Recently, Cooper partnered with illustrator Dula Yavne to publish GALUNKER, a children’s book about a ridiculous, lovable pit bull, aimed at correcting misconceptions and teaching children how to be safe around dogs, regardless of breed. It was one of the most successful kids’ publishing projects in Kickstarter history, raising $62,000.
For five years Cooper was a Contributing Editor at New York Magazine, where he wrote and photographed the travel features. His essays and photos have appeared in Rolling Stone, Food & Wine, Travel+Leisure and The New York Times. In 2012, his exposé of PETA's shelter killing was a finalist for COPA (The Canadian Online Publishing Awards). He won the Lowell Thomas Gold Medal, America's most prestigious travel writing award, and has been collected in Best American Travel Writing.
Cooper's collected work can be found at DYSMEDIA. He lives in Sicily, but has collaborated with artists and architects around the world, on projects including video installations with Diller Scofidio + Renfro at the Venice Biennale, the Barbican, and the Whitney Museum.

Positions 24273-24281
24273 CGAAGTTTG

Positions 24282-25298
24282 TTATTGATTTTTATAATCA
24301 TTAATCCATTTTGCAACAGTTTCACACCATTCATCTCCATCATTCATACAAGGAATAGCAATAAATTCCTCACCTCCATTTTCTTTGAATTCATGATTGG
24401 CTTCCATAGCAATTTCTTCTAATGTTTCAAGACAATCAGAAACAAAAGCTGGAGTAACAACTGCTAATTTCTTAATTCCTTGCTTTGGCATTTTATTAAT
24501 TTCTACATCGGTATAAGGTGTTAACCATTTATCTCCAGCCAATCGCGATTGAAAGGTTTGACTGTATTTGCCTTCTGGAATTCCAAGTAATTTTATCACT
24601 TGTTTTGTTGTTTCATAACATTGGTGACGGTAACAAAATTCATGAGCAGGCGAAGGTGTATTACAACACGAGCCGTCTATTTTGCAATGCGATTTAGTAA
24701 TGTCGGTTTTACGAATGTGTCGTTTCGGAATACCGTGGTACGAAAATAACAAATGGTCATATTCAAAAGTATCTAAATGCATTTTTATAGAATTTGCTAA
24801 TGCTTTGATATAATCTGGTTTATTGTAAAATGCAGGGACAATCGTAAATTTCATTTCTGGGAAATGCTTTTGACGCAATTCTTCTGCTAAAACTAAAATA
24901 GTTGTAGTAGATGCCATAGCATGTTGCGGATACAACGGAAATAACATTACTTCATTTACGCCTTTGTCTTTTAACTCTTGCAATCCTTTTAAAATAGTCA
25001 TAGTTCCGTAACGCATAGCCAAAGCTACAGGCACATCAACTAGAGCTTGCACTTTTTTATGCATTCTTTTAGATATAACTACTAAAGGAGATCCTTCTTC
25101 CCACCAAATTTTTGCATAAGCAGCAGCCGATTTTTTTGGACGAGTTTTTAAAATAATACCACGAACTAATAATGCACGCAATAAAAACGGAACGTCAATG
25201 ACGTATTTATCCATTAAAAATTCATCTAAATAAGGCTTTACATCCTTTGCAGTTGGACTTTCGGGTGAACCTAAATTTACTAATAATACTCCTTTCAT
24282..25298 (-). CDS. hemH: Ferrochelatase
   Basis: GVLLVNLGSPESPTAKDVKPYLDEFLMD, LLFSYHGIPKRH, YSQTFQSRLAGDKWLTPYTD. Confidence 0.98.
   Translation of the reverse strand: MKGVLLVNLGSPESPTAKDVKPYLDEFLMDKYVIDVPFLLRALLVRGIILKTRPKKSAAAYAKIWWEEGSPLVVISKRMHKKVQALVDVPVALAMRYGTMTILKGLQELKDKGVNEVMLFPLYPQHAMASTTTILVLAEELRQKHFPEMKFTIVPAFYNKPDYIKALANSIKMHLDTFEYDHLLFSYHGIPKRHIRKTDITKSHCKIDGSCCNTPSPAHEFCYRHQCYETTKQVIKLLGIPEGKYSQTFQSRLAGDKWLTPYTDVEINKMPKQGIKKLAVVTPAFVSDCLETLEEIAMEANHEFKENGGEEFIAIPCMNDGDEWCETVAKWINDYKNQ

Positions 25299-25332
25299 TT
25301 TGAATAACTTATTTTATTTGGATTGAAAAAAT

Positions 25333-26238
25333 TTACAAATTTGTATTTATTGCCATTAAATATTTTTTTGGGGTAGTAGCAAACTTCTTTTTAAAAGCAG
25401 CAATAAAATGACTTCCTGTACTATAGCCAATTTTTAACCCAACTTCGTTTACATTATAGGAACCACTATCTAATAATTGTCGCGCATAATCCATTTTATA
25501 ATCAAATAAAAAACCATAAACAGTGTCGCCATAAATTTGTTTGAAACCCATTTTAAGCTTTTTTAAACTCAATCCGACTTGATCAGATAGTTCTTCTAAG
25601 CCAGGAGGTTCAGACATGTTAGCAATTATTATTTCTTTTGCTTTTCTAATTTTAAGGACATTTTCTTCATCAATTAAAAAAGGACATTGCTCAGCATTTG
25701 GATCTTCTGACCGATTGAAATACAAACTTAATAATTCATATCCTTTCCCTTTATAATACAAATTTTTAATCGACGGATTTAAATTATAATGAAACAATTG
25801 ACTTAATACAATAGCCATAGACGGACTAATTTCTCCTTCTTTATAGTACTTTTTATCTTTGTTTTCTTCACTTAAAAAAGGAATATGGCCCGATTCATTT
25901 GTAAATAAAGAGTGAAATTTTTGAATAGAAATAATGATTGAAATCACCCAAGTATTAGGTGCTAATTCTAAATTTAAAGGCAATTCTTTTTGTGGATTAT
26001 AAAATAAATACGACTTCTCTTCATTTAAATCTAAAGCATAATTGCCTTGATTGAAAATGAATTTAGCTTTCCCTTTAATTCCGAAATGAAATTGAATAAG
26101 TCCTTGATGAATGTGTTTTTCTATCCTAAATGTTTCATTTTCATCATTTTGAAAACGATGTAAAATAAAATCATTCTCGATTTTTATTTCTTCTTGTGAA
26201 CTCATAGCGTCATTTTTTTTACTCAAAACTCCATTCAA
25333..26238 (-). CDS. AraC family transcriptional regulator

Writing in The Jerusalm Post, Israeli Sharon Udasin quoted Nofar Gal, who lives near the border with Gaza: "The situation in the South has been very difficult not only for us humans but also for our pets." Predictably, her writing about an Israeli's pet dog triggered outrage in sensitive non-Israelis. The professionally sensitive -- liberal reporters -- were especially incensed.
This man who tortured animals, who hauled out their teeth without anesthetic, who hanged them and mutilated them -- has a puppy to call his own, and a seat at the table with the "leading anti-dogfighting group in the nation." Does the Humane Society of the United States have no decency?
I expect most people wouldn't send donations if they knew what the Humane Society of the United States actually was. It doesn't run any shelters. It has no veterinary clinics. A good deal of their funding comes from people who don't have the slightest idea of their real agenda.